The Linda Lindas Linda Lindas Growing Up

Growing Up (Epitaph Records) LP/CD/DL

Released: 8th April, 2022


Debut album from band too cool for school.

Music journos and critics have been picking over the dead carcass of rock music for around two decades now, discussing everything from when was rock’s last glory year, when did it actually die and is their any hope for it. Of course, to any gig goer jumping up and down in a mosh pit to their favourite rock band, the news of rock’s death may seem to have been, to quote Twain, greatly exaggerated. In true rock fashion, the bands who have carried on after the last nail has been knocked in the coffin, couldn’t give two tosses for what the experts say. Rock’s problem was always how to get old, when its premise was based on teenage rebellion. A teenager isn’t going to rebel by listening to a rock band when his grandad is blasting out Bodies by the Sex Pistols. Rock will die if newer, younger bands, don’t take up the effects pedals and turn it up to eleven, which is why the Linda Lindas are such a breath of screeching air.

Coming to global attention in 2021, when their performance of the track ‘Racist, Sexist Boy’ for the Los Angeles Public Library went viral, the band had already been gathering fans in LA since 2018. What makes them the future is they have a combined age adding up to Mick Jagger’s little finger. Mila de la Garza is 11, Lucia de la Garza 14, Eloise Wong is 13, and Bela Salazar is an old woman at 17. There are no old farts here. No old male farts. The future is young. The future is woman.

The Linda Lindas began playing together a at all-ages matinees in Chinatown, playing with LA punk legends like The Dils, Phranc, and Alley Cats. They went on to open for riot grrrl legends Bikini Kill and Alice Bag as well as Best Coast and Bleached, and even found their way into Amy Poehler’s movie Moxie. They were an LA secret until that video went viral.

Now, The Linda Lindas release their first full-length LP on the world. An album written between home schooling due to COVID, and hanging around each other’s houses in LA.

The album opens with Oh!, a punk song in an 80s groove with a great chugging beat and sneering and paranoid vocals. It’s got a very cool bass line and a chorus the B-52s would be envious of. Growing Up is reminiscent of Avril Lavigne or the big punk pop chords of Green Day, spiced with a bit of the Go-Gos. It has the openness and lightness, and overpowering glare, of an LA sun. It will take you back to those painful days of growing up and the what the fuck am I gonna do with my life feeling. Or you will relate because you are living it right now.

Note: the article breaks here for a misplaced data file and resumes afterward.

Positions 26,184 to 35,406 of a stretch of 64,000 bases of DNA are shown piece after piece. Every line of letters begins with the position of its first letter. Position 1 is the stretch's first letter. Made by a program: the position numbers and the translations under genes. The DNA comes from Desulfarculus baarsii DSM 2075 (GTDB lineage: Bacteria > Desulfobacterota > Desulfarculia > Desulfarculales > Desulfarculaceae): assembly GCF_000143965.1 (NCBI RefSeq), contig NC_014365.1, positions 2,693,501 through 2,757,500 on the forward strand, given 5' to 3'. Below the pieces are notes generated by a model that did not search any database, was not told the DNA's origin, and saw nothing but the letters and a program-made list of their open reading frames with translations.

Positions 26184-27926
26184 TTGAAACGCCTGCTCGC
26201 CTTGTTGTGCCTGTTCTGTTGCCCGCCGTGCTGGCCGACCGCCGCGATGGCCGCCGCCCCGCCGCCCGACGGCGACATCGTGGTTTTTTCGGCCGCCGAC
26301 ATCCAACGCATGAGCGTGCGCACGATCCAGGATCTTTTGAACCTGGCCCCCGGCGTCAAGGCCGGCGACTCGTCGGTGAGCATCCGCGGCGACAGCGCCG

Talking To Myself is a bouncing punky pop tune, full of great energy, whilst Fine is riot grrrl intense with heavy pounding beats and the vitriolic vocals spat forth like vomit. After that we get Nino, a song about a cat, with a 70s punk sound of slashing guitar chords. Why alternates a heavy sound with a tuneful, catchy chorus. It’s got a great bass riff. Cuantas Vecas is a change of pace about the oddballs and outcasts of the world, and the casual cruelty shown them. Sung in Spanish over a bossa nova beat it shows there’s more to the Linda Lindas’ than three chords. Remember is new wave power pop with harsh guitar chords giving it edge.

The album closer is Racist, Sexist Boy. It’s a great anti-prejudice song with grungy heavy chords and the vocals full of anger and resistance. You can see why the live version went viral.

LA always had a great underground music scene, one very particular to its location. Whereas the East Coast was dirty and gritty, there was, at least to start with, a playfulness to LA’s punk scene, and one that attracted all the freaks and weirdos, but which sadly descended into violence and posturing. A scene that once was a safe place for women and freaks, became a bloody animal pit. So, it’s great to see an all-girl group becoming part of that history, and bringing youth back to a tired scene. With the longest song on Growing Up coming in at 3:40 and the shortest at 1:50, it’s an album that slams in, gets the job done and comes out leaving you dazed and happy.


The Linda Lindas can be found online here, Facebook and Instagram.

All words by Mark Ray. More writing by Mark Ray can be found at his author archive. And he can be found on Twitter and WordPress

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